Zoe Hutchinson, Gamid Abatchev, Andrew Bogard, Jason Ward, Dr. Daniel Fologea
Liposomes are self-enclosed spherical lipid bilayer membranes that present a great potential for drug delivery. Liposome preparation and loading may be achieved by several methods methods including extrusion and sonication. These methods can be time consuming, require specific equipment, and of require further steps to purify produced liposomes of loaded contents. To alleviate this problem, we propose using electrodialysis as a fast technique for liposome preparation. Our approach is based on their electrophoretic movement when exposed to an electric field. We subjected homogeneous solutions of lipids and ionic detergents to electrodialysis through a polycarbonate membrane. The migration of the detergent out of the mixture allows the lipids to self-assemble into liposomes, incorporating designated drug/drug simulator molecules present in the initial mixture. The obtained liposomes were characterized by Dynamic Light Scattering (DLS), microscopy, and fluorescence spectroscopy (FS). Our results show that the procedure may also be applied for preparation of liposomes capable of evading the immune system, therefore presenting potential for use as drug carriers and in vivo applications with higher efficacy than traditional liposomes.
- Prepare liposomes using electrodialysis (ED) techniques and ionic detergents
- Prepare and load liposomes concurrently with drug simulating dyes
- Characterize the prepared liposomes (e.g size, payload incorporation) using microscopy, DLS, and FS
Materials and Methods
Asolectin (Aso), Cholesterol (Chol), 1,2-distearoyl-sn-glycero-3 phosphocholine (DSPC), 1,2-distearoyl-sn-glycero-3-phosphoethanolamineN-[methoxy(polyethylene glycol)-2000] (DSPE-PEG)
A – 5 mg Aso:2 mg Chol
B – 4.1 mg DSPC:1.9 mg Chol:1.3 mg DSPE-PEG
135 mM KCl + 20 HEPES, 20 mM KCl + 5 mM HEPES
Cholic Acid 10% W/V (CA), Sodium dodecyl sulfate 10% W/V (SDS)
Rhodamine (Rdn) and Acridine Orange (AO).
Detergent for Release:
Detergent For Release: Triton X-100 5% v/v (TX)
Results and Discussion
The liposomes were successfully prepared and loaded with ionic detergents using electrodialysis.
Dynamic Light Scattering
The prepared liposomes were analyzed by DLS (Malvern Zetasizer) to characterize their hydrodynamic size and uniformity (see the examples in Figure 5. These liposomes were submicron size.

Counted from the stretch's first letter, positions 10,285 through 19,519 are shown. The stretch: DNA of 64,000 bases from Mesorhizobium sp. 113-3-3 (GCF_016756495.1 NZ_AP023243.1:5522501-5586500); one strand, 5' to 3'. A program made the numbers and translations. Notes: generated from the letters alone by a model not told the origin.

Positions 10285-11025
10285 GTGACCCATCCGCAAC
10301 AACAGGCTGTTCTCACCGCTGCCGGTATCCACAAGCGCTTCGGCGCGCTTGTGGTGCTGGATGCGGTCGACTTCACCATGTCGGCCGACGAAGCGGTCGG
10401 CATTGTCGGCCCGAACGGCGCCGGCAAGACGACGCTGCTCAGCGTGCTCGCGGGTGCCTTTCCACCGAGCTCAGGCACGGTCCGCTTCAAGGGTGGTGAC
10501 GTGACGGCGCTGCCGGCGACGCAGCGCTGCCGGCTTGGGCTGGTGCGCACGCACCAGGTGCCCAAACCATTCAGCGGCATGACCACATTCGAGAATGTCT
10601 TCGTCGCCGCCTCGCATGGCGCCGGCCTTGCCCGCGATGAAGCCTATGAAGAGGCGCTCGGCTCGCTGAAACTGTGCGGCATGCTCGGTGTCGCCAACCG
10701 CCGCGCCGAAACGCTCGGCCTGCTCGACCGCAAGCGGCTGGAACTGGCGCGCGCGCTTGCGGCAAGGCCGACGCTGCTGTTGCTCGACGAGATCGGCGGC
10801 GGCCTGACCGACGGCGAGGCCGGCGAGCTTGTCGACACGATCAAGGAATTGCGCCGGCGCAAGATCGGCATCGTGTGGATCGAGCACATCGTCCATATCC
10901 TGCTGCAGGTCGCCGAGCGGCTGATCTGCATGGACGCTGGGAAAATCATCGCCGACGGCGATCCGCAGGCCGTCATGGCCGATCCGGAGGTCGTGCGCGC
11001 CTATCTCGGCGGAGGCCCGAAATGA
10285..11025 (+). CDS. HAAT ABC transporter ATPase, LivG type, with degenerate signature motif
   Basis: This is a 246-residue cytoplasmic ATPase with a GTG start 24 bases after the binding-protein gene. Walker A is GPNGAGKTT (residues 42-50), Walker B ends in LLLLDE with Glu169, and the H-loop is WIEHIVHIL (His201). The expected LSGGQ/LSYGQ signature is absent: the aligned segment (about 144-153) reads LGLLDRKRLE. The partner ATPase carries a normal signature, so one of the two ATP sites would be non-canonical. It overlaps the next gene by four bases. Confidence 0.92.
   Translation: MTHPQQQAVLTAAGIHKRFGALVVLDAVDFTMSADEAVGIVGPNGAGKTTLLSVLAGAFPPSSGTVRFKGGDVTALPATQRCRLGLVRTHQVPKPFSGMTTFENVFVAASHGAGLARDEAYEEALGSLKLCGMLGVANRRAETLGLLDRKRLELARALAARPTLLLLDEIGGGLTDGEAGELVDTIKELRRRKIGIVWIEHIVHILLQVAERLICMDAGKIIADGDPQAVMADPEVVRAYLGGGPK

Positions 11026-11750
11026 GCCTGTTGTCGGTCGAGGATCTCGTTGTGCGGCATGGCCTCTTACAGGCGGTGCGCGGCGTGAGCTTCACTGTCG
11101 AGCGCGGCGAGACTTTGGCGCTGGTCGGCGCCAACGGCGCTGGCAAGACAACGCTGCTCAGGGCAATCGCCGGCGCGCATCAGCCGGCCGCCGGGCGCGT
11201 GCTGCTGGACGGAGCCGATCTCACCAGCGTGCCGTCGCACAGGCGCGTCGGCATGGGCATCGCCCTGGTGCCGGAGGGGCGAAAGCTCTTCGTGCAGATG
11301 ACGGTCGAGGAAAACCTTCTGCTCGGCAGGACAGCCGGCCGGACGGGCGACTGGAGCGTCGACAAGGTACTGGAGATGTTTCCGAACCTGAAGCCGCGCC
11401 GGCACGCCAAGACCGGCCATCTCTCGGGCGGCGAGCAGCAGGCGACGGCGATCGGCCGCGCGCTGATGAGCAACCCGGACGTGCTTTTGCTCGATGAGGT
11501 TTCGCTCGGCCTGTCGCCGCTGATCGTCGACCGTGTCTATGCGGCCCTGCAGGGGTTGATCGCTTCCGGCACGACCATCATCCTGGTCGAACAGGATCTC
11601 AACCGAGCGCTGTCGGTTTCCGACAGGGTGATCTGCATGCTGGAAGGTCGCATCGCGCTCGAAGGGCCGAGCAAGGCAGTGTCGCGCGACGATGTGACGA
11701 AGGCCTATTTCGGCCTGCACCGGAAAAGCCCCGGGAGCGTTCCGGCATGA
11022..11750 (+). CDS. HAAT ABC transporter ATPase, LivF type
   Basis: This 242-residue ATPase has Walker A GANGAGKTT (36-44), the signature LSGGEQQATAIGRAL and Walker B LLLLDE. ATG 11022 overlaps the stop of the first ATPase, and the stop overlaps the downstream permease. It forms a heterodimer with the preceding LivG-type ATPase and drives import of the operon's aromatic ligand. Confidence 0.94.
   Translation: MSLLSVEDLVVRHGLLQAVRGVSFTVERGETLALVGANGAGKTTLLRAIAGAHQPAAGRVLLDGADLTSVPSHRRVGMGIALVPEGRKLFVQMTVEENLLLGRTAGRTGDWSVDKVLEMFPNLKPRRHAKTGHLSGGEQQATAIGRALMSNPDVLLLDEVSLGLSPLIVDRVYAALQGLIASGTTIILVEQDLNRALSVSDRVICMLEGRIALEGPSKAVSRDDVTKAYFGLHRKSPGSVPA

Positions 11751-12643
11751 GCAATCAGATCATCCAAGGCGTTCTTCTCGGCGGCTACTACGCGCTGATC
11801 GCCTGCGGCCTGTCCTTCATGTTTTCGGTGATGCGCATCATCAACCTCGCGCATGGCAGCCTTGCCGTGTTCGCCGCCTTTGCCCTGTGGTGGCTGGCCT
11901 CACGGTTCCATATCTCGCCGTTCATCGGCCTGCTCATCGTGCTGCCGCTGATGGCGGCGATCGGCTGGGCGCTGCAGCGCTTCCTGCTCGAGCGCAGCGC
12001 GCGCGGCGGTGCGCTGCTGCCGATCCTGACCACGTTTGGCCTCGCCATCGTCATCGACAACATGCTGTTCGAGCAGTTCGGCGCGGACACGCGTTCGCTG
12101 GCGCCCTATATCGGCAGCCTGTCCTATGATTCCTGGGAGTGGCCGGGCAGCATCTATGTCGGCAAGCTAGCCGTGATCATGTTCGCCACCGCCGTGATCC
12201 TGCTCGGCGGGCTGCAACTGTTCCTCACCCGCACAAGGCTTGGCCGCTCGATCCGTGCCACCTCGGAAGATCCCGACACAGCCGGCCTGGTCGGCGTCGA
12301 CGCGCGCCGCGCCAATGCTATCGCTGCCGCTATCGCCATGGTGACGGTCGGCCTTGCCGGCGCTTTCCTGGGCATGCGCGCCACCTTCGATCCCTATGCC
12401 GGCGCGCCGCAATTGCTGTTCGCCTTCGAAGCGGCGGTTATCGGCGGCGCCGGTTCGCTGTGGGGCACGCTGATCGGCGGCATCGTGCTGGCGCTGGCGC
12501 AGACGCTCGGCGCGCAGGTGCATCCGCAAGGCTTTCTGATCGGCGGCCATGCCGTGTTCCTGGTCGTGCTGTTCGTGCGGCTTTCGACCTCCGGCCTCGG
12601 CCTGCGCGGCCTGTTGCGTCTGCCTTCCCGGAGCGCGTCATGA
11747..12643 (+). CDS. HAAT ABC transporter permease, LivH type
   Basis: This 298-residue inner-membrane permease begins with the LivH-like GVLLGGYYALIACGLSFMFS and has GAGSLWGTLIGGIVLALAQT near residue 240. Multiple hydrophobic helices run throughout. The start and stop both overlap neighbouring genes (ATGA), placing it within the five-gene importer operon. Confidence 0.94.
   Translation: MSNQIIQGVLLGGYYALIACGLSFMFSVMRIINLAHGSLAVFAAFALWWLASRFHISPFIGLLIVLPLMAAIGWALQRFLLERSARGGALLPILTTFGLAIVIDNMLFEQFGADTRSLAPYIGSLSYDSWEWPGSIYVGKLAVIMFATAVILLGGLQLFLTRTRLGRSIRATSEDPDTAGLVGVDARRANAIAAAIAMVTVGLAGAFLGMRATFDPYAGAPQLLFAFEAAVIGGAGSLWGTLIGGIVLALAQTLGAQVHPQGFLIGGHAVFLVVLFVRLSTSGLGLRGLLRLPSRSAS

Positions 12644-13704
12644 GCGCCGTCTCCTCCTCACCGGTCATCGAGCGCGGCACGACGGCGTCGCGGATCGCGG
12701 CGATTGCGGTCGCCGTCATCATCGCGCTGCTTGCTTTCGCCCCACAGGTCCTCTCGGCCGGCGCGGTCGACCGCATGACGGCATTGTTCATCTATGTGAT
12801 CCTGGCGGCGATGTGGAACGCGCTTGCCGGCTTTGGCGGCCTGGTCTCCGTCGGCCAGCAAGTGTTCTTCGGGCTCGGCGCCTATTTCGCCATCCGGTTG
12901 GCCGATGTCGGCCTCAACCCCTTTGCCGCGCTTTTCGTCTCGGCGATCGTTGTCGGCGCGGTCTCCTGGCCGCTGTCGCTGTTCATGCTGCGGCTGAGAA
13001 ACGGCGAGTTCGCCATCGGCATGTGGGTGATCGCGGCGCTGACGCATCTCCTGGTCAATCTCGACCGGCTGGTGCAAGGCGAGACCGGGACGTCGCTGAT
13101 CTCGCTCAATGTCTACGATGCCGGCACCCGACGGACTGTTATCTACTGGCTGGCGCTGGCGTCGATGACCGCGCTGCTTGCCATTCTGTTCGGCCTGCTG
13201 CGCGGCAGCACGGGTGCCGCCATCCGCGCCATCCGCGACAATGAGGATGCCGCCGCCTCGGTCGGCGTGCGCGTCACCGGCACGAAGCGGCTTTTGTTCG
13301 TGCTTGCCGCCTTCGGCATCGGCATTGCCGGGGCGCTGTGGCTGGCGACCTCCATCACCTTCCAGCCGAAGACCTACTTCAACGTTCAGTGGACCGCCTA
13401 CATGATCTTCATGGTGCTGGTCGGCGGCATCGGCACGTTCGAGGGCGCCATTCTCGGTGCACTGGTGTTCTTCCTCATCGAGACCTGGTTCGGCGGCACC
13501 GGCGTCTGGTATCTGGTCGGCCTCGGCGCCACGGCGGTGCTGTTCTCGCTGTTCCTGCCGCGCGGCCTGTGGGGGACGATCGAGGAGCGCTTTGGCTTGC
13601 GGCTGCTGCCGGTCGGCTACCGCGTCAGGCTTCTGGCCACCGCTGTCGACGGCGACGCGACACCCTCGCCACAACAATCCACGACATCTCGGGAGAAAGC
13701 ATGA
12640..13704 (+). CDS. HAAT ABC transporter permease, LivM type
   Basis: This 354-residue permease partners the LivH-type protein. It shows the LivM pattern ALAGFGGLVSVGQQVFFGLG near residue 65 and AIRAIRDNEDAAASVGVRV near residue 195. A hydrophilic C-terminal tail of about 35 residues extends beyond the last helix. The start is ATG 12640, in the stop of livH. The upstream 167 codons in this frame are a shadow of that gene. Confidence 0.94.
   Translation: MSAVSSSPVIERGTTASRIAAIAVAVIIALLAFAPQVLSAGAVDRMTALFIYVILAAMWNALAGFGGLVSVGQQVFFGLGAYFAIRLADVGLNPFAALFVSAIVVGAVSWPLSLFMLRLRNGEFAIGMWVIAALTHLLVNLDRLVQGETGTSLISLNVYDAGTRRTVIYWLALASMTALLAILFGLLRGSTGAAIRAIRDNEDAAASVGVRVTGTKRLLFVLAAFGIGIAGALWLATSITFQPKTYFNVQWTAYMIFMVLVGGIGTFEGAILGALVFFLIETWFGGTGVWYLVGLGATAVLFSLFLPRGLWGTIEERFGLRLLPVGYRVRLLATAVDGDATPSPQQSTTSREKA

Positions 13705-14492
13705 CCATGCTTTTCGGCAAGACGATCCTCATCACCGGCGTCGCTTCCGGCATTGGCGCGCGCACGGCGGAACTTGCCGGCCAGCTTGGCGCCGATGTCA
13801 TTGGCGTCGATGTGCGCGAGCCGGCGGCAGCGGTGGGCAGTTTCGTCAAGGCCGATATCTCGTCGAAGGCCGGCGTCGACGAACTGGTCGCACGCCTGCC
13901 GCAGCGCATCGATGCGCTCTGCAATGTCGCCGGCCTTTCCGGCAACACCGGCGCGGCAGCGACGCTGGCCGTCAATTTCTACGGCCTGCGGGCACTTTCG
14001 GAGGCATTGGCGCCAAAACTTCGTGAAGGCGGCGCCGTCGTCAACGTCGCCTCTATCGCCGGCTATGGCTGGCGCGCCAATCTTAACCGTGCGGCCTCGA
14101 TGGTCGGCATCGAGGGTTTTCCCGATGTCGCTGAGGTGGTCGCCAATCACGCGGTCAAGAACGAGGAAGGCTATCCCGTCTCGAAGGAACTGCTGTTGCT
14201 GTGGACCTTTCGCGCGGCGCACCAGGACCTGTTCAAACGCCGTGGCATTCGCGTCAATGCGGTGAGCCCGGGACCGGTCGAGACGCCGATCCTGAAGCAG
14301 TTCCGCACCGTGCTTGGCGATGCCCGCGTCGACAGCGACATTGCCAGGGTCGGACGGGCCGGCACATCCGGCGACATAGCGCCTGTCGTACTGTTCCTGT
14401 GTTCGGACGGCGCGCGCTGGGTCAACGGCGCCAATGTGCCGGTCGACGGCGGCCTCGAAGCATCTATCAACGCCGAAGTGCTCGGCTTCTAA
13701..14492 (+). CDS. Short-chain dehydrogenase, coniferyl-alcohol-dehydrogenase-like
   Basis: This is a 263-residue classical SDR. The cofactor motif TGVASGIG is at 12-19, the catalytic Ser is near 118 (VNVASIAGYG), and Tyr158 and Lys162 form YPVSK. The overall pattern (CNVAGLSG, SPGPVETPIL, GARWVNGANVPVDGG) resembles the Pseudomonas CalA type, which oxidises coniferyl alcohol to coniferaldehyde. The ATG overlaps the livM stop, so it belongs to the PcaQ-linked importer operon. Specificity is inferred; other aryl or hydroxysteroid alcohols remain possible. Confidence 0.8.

Assessment of Dye Loaded into Liposomes
Next, we employed fluorescence spectroscopy (Fluoromax-HORIBA) to investigate the release of incorporated dyes. The payload release was triggered by a non-ionic detergent, Triton X (Figure 6) This exploration relied on self-quenching (i.e., a significant decrease of the dye fluorescence over a certain concentration attained by the dye loaded into liposomes).
Destabilization of the liposome membrane (for example by using a detergent) induces dye leakage into the bulk, a decrease in concentration under the self-quenching level, and a substantial increase in fluorescence.
In this example (Fig. 6), 20 μL liposomes loaded with AO were added to 1 ml of 135/20 buffer and assessed by fluorescence spectroscopy (excitation: 488 nm, emission: 525 nm). After a stable baseline was attained, addition of 50 μL Triton X 100 5% elicited a significant increase in fluorescence, indicative of dye leakage through the detergent-permeabilized membrane. This experiment indicated successful loading of AO into liposomes, similar to microscopy.
- Liposomes are excellent tools for incorporating water-soluble molecules into their inner cavity.
- Liposomes may be simultaneously produced, loaded, and separated from the unloaded compounds by electrodialysis in a relatively short period of time.
- Filtration and/or centrifugation may be used to further filter out aggregates and homogenize the population size.
- DSPC-Chol formulation (Composition B) was more prone to aggregation, indicative of PEG-induced stabilization over time.
The project described was supported by the NSF Career Award 1554166 and Boise State University McNair Scholars Program. We also would like to acknowledge support from the Department of Physics and the Biomolecular Sciences Graduate Program at Boise State University.
For questions or comments about this research, contact Zoe Hutchinson at email@example.com.